GOB 148 – Rivers of Bad

This article first appeared in the October 2021 edition of Birdwatching Magazine

When I was a lad Dad used to take me fishing… on one memorable summer day he fancied pike fishing on a backwater on Kent’s River Rother. This involved a slog across half a dozen fields laden with fishing gear. I confess that I was mostly a spectator that day as he hauled in half a dozen pike and I managed an eel and one small soggy bream. The fierce heat of the June day was broken by half a dozen short, sharp showers. The walk back may have been the spark that lit the fuse in me of conservation. Halfway back to the car we spotted fish floating on the surface. At first a few tiddlers flopped about in distress, the first dead floaters soon appeared and before we reached the car the backwater’s surface was covered with dead fish. Bream bigger than I’ve ever seen before or since; specimen roach abounded, even a few mysterious carp had succumbed.

As we were loading our gear back into the old Hillman, the reason for the mass extinction hove into view. The farmer was now into the field across the road spraying out fertilizer from behind his tractor.

I didn’t know the chemistry then, but the liquid sprayed close to the river had run off into the water course with each sharp shower, de-oxygenating the water, drowning hundreds of fish.

With hindsight, I can forgive the farmer as he was probably ignorant of the carnage he caused. That lesson took a while to sink in, just like DDT that took a toll of wildlife through mass ignorance.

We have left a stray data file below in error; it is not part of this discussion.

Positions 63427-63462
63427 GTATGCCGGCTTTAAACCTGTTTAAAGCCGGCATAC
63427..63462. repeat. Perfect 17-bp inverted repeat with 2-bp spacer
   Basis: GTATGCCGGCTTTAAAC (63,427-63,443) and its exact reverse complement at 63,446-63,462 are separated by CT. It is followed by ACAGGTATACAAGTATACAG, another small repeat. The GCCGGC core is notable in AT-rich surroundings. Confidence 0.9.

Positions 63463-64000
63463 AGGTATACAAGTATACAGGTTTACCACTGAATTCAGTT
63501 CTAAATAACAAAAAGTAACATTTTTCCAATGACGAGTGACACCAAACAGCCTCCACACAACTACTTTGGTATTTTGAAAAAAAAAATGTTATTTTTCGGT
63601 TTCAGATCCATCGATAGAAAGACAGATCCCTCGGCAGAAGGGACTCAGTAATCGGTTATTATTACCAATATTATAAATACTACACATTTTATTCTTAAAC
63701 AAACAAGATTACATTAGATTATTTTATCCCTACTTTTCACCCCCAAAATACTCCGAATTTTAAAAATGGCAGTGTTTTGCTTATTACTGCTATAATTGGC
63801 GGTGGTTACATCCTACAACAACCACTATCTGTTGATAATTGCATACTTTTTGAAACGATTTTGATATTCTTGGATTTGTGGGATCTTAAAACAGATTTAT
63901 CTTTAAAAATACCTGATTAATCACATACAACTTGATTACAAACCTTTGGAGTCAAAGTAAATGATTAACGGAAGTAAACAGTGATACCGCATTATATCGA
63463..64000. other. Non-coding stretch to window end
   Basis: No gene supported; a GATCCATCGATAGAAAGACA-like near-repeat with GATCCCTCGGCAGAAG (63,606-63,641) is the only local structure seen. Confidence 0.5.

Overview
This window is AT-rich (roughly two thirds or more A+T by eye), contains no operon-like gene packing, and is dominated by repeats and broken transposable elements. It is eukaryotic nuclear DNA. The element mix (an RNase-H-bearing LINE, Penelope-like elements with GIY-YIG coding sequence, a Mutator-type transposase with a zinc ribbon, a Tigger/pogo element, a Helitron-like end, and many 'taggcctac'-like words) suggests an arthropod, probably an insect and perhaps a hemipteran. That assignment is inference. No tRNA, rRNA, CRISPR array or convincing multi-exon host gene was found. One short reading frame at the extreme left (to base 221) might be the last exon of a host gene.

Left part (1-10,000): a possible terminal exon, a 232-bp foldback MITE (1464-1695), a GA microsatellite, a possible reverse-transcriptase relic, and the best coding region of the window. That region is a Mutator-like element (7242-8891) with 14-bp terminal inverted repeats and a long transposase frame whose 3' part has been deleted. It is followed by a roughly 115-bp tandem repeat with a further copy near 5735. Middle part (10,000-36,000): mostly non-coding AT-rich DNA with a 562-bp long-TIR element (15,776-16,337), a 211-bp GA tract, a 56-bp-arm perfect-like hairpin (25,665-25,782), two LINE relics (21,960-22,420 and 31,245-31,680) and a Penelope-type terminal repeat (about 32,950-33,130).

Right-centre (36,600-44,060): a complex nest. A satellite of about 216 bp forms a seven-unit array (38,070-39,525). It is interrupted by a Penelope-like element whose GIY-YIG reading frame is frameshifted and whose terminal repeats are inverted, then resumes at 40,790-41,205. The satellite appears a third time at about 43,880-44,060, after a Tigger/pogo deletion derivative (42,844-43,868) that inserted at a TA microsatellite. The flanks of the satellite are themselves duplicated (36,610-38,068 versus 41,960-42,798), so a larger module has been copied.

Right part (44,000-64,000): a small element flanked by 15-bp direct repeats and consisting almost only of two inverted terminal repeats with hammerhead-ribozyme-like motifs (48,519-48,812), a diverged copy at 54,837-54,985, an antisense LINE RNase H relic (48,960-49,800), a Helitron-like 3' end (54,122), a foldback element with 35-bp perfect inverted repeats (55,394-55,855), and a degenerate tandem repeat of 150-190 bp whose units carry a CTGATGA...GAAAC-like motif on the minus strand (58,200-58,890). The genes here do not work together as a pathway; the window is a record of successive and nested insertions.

However, in the background then, and now, is a combination of individual avarice coupled with general phylogenetic chauvinism.

There are an increasing number of farmers and landowners who are re-planting hedges, digging ponds and setting aside land for wildlife… but not enough. We still put human needs above those of all the rest of the animal kingdom, all the time. Agri-business dominates where profit not just aces conservation, but lobbies to allow the use of known pollutants and killers. In the EU, nictinoids were banned, and the UK government made a post-Brexit pledge to uphold the ban, but now we are no longer members they are allowing the use for certain crops. Never mind, that killing bees will be the death of us, our enlightened government is allowing the use of thiamethoxam again. So much for following the science!

Scientific ‘proof’ is touted that organic food is no healthier than ‘traditionally farmed produce’. True, maybe, in the narrowest sense, it most assuredly isn’t in the wider world where the long-term effects of chemical farming and animal husbandry only comes to light years into the danger.

Who would have thought, for example, that contraceptive chemicals would end up in the food chain, still present in the ‘clean’ water discharged into rivers after sewage treatment?

Well, now there is another real and present danger, Fipronil, a very effective, and highly toxic insecticide used to de-flea our pet cats and dogs. It is now poisoning rivers across the land! Described as ‘extremely concerning’ for water insects and, of course, the fish and birds that live on those invertebrates. With an estimated 80% of the eleven million cats and ten million dogs getting indiscriminately treated with this and a nerve agent, imidacloprid, it was inevitable that it ended up in our rivers. No doubt in us too eventually.

Stop blanket treatments! It’s like taking antibiotics when you are well. Indoor cats can’t get fleas, and if your pooch ain’t scratching he doesn’t need de-fleaing!

Rant it out!